4th Sunday in Lent Year A
March 26, 2017
Hong Kong, the place where I grew up was very colonial in the 50’s and 60’s. People were classified as “common” or “high class”, “ignorant” or “all knowing” depending on where we live, what school we attend, who we work for. We abhorred this class distinction, that’s why we came to Canada. Many people throughout the world, including Canada, think they are the “all knowing” and that their view is the only reasonable view. We experience this in politics, in community, at work, in schools. Some people are absolutely convinced that anyone who sees things differently have no clue what is best for them and so they despise others who disagree. These people might even interfere other people’s lives such as their relationship with God and belittle people of faith. They are convinced they are right when in reality, they are blind. They are blind to the Presence of God in their own lives and in the world. They cannot see God standing right in front of them. And then there is the common everyday woman or man going to church every Sunday, the elderly lady who devotes her life to prayer, the young family who makes tremendous sacrifices to provide a Christian home for their children, the teen who stays away from the party everyone is talking about because he or she knows there is going to be alcohol and drugs. These are the people the arrogant call blind. But these everyday people are really the people who have sight.
This Sunday’s Gospel reading, John 9:1-41 on the blind man is the story about a simple man who opens to God’s presence and the arrogant men who cannot see the Christ standing right in front of them. The blind man is the one with sight. The Pharisees, those great luminaries and self-proclaimed “all knowing”, are blind. Little has changed in the world for the past 2000+ years. Today, we go to work, to school, and these so-called “all knowing” belittle us because we are people of faith. But they are all blind to: What is life really about? What is the purpose for all of our struggles? Where can lasting happiness be found?
These self styled “all knowing” cannot answer these questions. But we can. Life is about God who loves us and gave us life. We exist to love, honour and serve Him. With God as our centre, every aspect of our life has meaning and purpose. His love is experienced in the love of our family, our marriage, our Church family. We experience His Love in each other. There is so much more to life than the physical, the worldly. Lasting happiness does exist. It comes from union with God. No one can take this happiness from us. Even those who are persecuted for their faith remain at peace with the Lord. We watched the 1971 Japanese movie “Silence”. (There is a 2016 version by Martin Scorsese) The most memorable scene in the film for me was the sea-side crucifixion of three courageous lay believers. Tied to crosses by the shore, they were, in the course of several days, buffeted by the incoming tide until they drown. While they were facing death, they sang and praised God for leading them to the temple of paradise. Like those Japanese martyrs, we will remain faithful when we are mocked for our Christian lifestyle, we will remain at peace with the Lord. We possess the happiness that lasts. We pray every day for the strength and courage to keep us from sacrificing this happiness to the empty promises of those who do not know God. And we pray that others might see too.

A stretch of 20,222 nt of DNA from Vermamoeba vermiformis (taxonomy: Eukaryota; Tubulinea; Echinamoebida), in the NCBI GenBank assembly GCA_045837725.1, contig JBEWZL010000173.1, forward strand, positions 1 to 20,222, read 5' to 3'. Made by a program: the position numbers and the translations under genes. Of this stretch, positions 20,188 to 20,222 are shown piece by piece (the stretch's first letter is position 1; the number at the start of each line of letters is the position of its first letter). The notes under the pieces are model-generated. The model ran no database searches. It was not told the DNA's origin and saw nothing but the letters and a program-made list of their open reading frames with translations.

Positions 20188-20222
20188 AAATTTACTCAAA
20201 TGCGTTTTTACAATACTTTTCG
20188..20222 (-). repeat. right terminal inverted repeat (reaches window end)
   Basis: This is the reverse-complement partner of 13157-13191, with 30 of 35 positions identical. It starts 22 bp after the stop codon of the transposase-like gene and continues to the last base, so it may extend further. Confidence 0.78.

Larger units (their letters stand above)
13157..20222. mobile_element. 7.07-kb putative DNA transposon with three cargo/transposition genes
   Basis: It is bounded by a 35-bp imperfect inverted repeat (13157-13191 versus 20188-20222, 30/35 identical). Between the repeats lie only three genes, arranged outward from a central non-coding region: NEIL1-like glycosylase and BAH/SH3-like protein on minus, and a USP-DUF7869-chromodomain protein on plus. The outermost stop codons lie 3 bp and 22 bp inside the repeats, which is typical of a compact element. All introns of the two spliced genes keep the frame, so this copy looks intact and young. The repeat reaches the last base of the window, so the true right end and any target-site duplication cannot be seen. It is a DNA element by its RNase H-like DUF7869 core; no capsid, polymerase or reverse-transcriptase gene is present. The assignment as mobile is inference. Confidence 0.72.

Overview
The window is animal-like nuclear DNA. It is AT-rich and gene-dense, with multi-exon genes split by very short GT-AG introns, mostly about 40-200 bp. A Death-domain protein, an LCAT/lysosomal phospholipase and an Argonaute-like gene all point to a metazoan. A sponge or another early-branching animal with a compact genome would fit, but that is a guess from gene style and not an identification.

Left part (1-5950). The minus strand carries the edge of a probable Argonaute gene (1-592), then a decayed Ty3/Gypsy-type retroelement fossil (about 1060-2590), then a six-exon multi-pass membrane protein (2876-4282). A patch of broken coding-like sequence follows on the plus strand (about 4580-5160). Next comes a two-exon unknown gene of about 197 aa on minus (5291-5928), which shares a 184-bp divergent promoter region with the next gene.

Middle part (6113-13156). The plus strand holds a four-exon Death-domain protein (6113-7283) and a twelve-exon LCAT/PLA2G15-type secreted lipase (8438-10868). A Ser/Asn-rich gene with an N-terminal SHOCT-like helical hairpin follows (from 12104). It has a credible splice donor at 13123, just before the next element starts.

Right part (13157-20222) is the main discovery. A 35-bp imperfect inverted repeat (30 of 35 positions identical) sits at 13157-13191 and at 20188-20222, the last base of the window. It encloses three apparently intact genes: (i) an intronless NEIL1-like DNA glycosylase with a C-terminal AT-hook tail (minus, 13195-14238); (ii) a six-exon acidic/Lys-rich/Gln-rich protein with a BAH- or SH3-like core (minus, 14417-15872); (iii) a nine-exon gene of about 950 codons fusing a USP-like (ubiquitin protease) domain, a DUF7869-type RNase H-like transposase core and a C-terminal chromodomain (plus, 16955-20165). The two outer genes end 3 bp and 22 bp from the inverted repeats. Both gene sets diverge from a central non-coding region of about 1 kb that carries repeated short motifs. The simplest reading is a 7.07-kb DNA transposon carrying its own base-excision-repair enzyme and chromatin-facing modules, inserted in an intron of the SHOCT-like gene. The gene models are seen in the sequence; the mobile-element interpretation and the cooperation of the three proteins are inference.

There are many in this world, in our communities, even in our families who have an intense desire to find meaning in their lives. There are many people who wonder why they go through the motions of life, rejoicing at births and weddings, mourning disappointments and deaths, working hard to enjoy a day or so off a week and a few weeks off a year, and all the time wondering if there could possibly be more to life than what the world offers. Many people are hurting and are sick of living in a state of mundane boredom. They are sick of being blind. Today, we pray that they may open their eyes and see, see Jesus Christ standing right in front of them. We pray that they may focus on the Lord and find meaning. We pray that they might join us in the realization that everything makes sense when we are united to Jesus Christ.
It is not enough for us just to call ourselves Christians. We have to bring Jesus Christ to others. Just as Jesus healed a man who was blind, we must lead others out of darkness into the Light of Christ. Pope Francis frequently reminds and summons us to share our joy and proclaim with our lives to those who are searching: Amazing grace how sweet the sound, that saved a wretch like me. I once was lost but now I’m found, was blind but now I see. (Amazing Grace, Lyric)
-Deacon Raymond Chan